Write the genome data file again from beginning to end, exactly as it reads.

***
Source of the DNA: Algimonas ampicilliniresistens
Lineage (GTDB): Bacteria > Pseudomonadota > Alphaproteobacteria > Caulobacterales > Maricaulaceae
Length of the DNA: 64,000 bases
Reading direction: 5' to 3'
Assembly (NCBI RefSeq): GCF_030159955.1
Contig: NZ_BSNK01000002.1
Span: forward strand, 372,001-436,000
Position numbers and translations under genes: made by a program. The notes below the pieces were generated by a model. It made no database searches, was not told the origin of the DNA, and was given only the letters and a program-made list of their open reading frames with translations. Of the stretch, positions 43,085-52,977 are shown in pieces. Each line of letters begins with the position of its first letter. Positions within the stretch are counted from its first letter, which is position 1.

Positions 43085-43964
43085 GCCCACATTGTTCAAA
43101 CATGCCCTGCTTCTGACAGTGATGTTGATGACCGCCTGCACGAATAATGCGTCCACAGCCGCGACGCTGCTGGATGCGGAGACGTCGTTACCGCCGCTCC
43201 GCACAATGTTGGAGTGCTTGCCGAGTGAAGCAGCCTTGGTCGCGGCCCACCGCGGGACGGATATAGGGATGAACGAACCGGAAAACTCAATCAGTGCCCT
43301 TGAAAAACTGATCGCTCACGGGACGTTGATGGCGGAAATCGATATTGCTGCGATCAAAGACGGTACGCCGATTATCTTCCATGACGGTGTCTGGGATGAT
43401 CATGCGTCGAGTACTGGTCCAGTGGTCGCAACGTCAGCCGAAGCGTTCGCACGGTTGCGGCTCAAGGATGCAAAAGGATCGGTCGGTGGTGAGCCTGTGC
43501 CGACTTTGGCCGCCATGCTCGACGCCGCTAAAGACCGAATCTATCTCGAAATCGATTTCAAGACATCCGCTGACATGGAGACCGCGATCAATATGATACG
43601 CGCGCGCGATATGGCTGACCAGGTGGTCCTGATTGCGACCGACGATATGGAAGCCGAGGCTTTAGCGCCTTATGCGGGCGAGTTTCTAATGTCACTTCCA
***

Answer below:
Source of the DNA: Algimonas ampicilliniresistens
Lineage (GTDB): Bacteria > Pseudomonadota > Alphaproteobacteria > Caulobacterales > Maricaulaceae
Length of the DNA: 64,000 bases
Reading direction: 5' to 3'
Assembly (NCBI RefSeq): GCF_030159955.1
Contig: NZ_BSNK01000002.1
Span: forward strand, 372,001-436,000
Position numbers and translations under genes: made by a program. The notes below the pieces were generated by a model. It made no database searches, was not told the origin of the DNA, and was given only the letters and a program-made list of their open reading frames with translations. Of the stretch, positions 43,085-52,977 are shown in pieces. Each line of letters begins with the position of its first letter. Positions within the stretch are counted from its first letter, which is position 1.

Positions 43085-43964
43085 GCCCACATTGTTCAAA
43101 CATGCCCTGCTTCTGACAGTGATGTTGATGACCGCCTGCACGAATAATGCGTCCACAGCCGCGACGCTGCTGGATGCGGAGACGTCGTTACCGCCGCTCC
43201 GCACAATGTTGGAGTGCTTGCCGAGTGAAGCAGCCTTGGTCGCGGCCCACCGCGGGACGGATATAGGGATGAACGAACCGGAAAACTCAATCAGTGCCCT
43301 TGAAAAACTGATCGCTCACGGGACGTTGATGGCGGAAATCGATATTGCTGCGATCAAAGACGGTACGCCGATTATCTTCCATGACGGTGTCTGGGATGAT
43401 CATGCGTCGAGTACTGGTCCAGTGGTCGCAACGTCAGCCGAAGCGTTCGCACGGTTGCGGCTCAAGGATGCAAAAGGATCGGTCGGTGGTGAGCCTGTGC
43501 CGACTTTGGCCGCCATGCTCGACGCCGCTAAAGACCGAATCTATCTCGAAATCGATTTCAAGACATCCGCTGACATGGAGACCGCGATCAATATGATACG
43601 CGCGCGCGATATGGCTGACCAGGTGGTCCTGATTGCGACCGACGATATGGAAGCCGAGGCTTTAGCGCCTTATGCGGGCGAGTTTCTAATGTCACTTCCA